Some fat is vital for the healthy functioning of your body. But what are fats and what are their roles in your body? And how can you reconcile the need for fat in your diet with the requirement that you must minimise the fat you eat in order to reverse your type 2 diabetes?
Dietary fats are one of the three major components or macro-nutrients of all foods. The other two are carbohydrates and proteins.
Fats have a wide range of functions and are a necessary part of our diets. However certain fats can be very damaging to health and, indeed, too much fat in the diet is the root cause of type 2 diabetes.
What is fat?
The term fats covers a wide group of compounds that are composed of chains of fatty acids.
Generally speaking, a fatty acid consists of a straight chain of an even number of carbon atoms, with hydrogen atoms tacked on along the length of the chain and at one end of the chain. The other end of the chain will finish with a group of carbon, oxygen and hydrogen atoms.
Fatty acids are not found in nature in a free state. They are usually joined in groups of three together with glycerol (an alcohol) to form a molecule called a triglyceride.
During digestion, the body breaks down the fats we eat into fatty acids, which can then be absorbed into the blood. The bloodstream delivers the fatty acids throughout the body where they are used for various purposes including the storage of energy in the form of fat.
Your body is capable of synthesising most fatty acids internally from simpler constituents—with two main exceptions. These exceptions are alpha-linolenic acid (an omega-3 fatty acid) and linoleic acid (an omega-6 fatty acid).
These must be ingested in the food you eat, so they are known as essential fatty acids.
Types of fat
Fatty acids come in two basic types: saturated and unsaturated.
If the carbon-to-carbon bonds in the chain are all single bonds, the acid is a saturated fatty acid. You get this kind of fat from animal-based foods such as red meat, poultry, fish and dairy products. These fats, which include animal fat, butter, margarine and shortening, are solids at room temperature.
If any of the bonds are double or triple, the acid is an unsaturated fatty acid. Unsaturated fatty acids are reactive, ie they are more chemically active and bond with other compounds more easily. These fats are found mostly in plant-based foods and are liquid at room temperature, ie they are oils.
There are several sub-categories of fatty acids.
Monounsaturated fatty acids are fatty acids that have one double bond in the fatty acid chain while all the remaining carbon atoms are single-bonded. These fats are found most abundantly in red meat, whole milk products, nuts, olives and avocados. They are also found in other vegetable oils and whole-grain cereals.
By contrast, polyunsaturated fatty acids have more than one double bond. These fats are found mostly in nuts, seeds, leafy greens, algae, fish and krill (tiny shrimp-like marine creatures).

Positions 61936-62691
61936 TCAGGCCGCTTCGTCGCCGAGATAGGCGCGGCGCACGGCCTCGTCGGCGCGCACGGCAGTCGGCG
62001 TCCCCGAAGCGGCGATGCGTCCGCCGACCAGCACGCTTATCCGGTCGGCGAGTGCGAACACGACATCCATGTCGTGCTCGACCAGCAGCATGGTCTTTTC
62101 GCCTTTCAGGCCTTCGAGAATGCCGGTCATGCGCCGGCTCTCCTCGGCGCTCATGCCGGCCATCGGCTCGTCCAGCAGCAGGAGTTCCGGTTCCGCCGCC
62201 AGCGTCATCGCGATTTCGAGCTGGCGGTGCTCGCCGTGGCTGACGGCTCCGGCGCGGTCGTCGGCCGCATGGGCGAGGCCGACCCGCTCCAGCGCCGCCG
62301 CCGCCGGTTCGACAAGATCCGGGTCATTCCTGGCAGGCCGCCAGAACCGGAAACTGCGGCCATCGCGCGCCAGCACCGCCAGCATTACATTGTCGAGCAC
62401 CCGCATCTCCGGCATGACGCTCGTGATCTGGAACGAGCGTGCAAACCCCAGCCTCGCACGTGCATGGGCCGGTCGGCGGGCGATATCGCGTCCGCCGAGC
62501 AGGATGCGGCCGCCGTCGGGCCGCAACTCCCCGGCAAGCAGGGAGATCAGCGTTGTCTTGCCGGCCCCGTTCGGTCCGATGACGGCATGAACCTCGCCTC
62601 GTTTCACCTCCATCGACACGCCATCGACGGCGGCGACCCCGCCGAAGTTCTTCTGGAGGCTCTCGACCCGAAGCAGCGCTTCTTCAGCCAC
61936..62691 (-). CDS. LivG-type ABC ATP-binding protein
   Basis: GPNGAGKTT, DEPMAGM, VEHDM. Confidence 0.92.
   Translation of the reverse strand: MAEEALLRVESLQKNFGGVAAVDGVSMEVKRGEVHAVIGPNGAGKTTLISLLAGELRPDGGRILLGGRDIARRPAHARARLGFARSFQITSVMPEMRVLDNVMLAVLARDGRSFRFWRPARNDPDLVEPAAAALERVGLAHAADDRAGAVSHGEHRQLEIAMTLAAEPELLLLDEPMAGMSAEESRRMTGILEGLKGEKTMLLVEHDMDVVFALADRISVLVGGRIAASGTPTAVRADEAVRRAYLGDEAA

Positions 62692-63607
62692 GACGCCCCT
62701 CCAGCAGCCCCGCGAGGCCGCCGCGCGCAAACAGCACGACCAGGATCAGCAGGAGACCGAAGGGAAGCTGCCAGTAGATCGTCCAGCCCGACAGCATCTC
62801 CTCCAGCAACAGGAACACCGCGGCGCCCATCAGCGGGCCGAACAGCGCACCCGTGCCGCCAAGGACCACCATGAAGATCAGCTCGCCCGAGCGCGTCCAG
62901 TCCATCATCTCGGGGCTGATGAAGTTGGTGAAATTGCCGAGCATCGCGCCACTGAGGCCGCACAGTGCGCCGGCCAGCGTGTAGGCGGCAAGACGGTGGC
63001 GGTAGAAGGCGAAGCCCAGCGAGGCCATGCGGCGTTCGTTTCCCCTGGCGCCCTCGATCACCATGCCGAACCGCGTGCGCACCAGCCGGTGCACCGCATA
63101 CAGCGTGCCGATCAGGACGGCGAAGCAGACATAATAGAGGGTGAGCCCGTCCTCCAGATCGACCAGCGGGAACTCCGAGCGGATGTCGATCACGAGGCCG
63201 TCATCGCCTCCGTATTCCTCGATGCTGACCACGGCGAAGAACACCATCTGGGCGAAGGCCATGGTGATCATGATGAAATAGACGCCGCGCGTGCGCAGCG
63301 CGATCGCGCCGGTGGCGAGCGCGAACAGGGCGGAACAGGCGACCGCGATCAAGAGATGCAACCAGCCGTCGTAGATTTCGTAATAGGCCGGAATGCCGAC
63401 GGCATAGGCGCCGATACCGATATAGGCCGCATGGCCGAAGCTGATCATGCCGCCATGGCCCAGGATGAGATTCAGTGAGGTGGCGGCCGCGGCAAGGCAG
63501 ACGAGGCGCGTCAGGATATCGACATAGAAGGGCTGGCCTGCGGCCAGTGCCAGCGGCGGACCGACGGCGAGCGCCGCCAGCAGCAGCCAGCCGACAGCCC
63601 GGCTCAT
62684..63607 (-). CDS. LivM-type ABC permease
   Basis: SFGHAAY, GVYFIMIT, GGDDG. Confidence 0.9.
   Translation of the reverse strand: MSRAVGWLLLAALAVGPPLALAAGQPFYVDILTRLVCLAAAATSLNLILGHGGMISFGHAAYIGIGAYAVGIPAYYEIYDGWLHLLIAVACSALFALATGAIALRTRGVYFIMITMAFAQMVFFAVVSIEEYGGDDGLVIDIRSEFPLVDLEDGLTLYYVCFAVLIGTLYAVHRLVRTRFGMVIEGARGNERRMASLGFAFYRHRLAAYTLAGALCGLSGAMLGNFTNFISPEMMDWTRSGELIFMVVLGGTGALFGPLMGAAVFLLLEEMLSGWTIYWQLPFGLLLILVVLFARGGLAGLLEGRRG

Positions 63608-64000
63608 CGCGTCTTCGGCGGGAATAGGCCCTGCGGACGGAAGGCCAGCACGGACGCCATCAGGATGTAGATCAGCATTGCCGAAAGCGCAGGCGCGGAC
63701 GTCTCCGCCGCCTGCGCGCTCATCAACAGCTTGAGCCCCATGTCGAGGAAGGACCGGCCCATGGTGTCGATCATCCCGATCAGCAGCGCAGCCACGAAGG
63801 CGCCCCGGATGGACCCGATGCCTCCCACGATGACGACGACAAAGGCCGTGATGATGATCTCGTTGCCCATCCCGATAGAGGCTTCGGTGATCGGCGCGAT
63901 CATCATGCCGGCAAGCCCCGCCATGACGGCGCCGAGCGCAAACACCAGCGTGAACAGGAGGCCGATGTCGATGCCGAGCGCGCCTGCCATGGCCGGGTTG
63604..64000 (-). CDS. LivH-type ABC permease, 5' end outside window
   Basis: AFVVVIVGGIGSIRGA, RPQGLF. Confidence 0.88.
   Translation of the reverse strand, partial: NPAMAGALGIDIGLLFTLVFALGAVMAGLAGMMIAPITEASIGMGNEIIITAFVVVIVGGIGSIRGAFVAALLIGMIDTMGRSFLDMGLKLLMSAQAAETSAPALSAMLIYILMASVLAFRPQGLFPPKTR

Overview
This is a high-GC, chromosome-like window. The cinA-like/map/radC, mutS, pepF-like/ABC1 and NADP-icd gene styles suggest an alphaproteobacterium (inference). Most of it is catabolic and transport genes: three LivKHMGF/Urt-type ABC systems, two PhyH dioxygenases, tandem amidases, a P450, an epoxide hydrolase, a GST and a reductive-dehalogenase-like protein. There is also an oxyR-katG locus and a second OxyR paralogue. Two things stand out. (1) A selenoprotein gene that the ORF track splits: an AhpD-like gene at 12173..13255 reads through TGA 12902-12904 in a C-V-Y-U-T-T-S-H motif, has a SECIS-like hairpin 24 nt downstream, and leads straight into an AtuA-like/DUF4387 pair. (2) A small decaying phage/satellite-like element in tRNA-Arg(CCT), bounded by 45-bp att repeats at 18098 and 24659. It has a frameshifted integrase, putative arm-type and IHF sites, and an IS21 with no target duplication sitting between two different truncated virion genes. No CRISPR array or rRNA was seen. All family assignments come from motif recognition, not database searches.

Trans-fats are unsaturated fats that have been transformed into saturated fats by reaction with hydrogen, a process called partial-hydrogenation. This may be done, for example, to turn vegetable oils into vegetable shortening, a solid that melts at 30 to 40 degrees centigrade and stores much better than polyunsaturated oils which go rancid in the presence of oxygen in the air.
Good fats and bad fats
There are 9 calories in a gram of fat, no matter which kind of fat it is, compared with protein and carbohydrates, macro-nutrients that only deliver 4 calories a gram. These calories can add up quickly, so you can gain weight easily by eating fat of any kind.
There are two individual types of dietary fat (the fat you get by eating) that are harmful: saturated fats and trans-fats.
Saturated fats raise the levels of your total blood cholesterol and your low-density lipoprotein (LDL) which can raise your risk of cardiovascular disease. These fats may also increase the risk of type 2 diabetes.
Trans-fats are considered to be very bad for your health. Many research studies have shown that these fats increase unhealthy LDL cholesterol and reduce healthy high-density lipoprotein (HDL) cholesterol, which increases the risk of cardiovascular disease significantly.
The unsaturated fats are considered to be beneficial to your health—though I have my reservations where type 2 diabetics are concerned.
Some studies suggest that monounsaturated fats improve the levels of your blood cholesterol which could reduce your risk of heart disease. Research also suggests that these fats may help insulin levels for type 1 diabetes, thus helping these diabetics to control their blood sugar.
Other studies suggest that polyunsaturated fats also improve cholesterol levels and so may reduce your risk of diseases of the coronary arteries. These fats may also reduce the risk of type 2 diabetes.
Omega-3 fatty acids, a type of polyunsaturated fat found in some fatty fishes, appears to decrease the risk of coronary artery disease. It may also protect against irregular heartbeats and help lower blood pressure. Omega-3 fatty acids can also be found in plants but the body does not use this type of Omega-3 as well as it does omega-3 from fish.
Functions of fats in your body
During digestion, dietary fats are broken down and their constituents, glycerol and fatty acids, are released. Fatty acids have many important functions in the body.
Dietary fat is a source of energy for your body. The glycerol you get along with dietary fatty acids can be converted directly into glucose by the liver. The fatty acids, however, have to go through a series of transformations before they are turned into glucose.
When you consume dietary fat, the long chains of fatty acids are broken into smaller molecules that consist of just a couple of carbon atoms. Glucose, which you need for energy, has six carbon atoms and, as fatty acids have been reduced to molecules containing less than six carbon atoms, your body cannot convert dietary fats directly into glucose.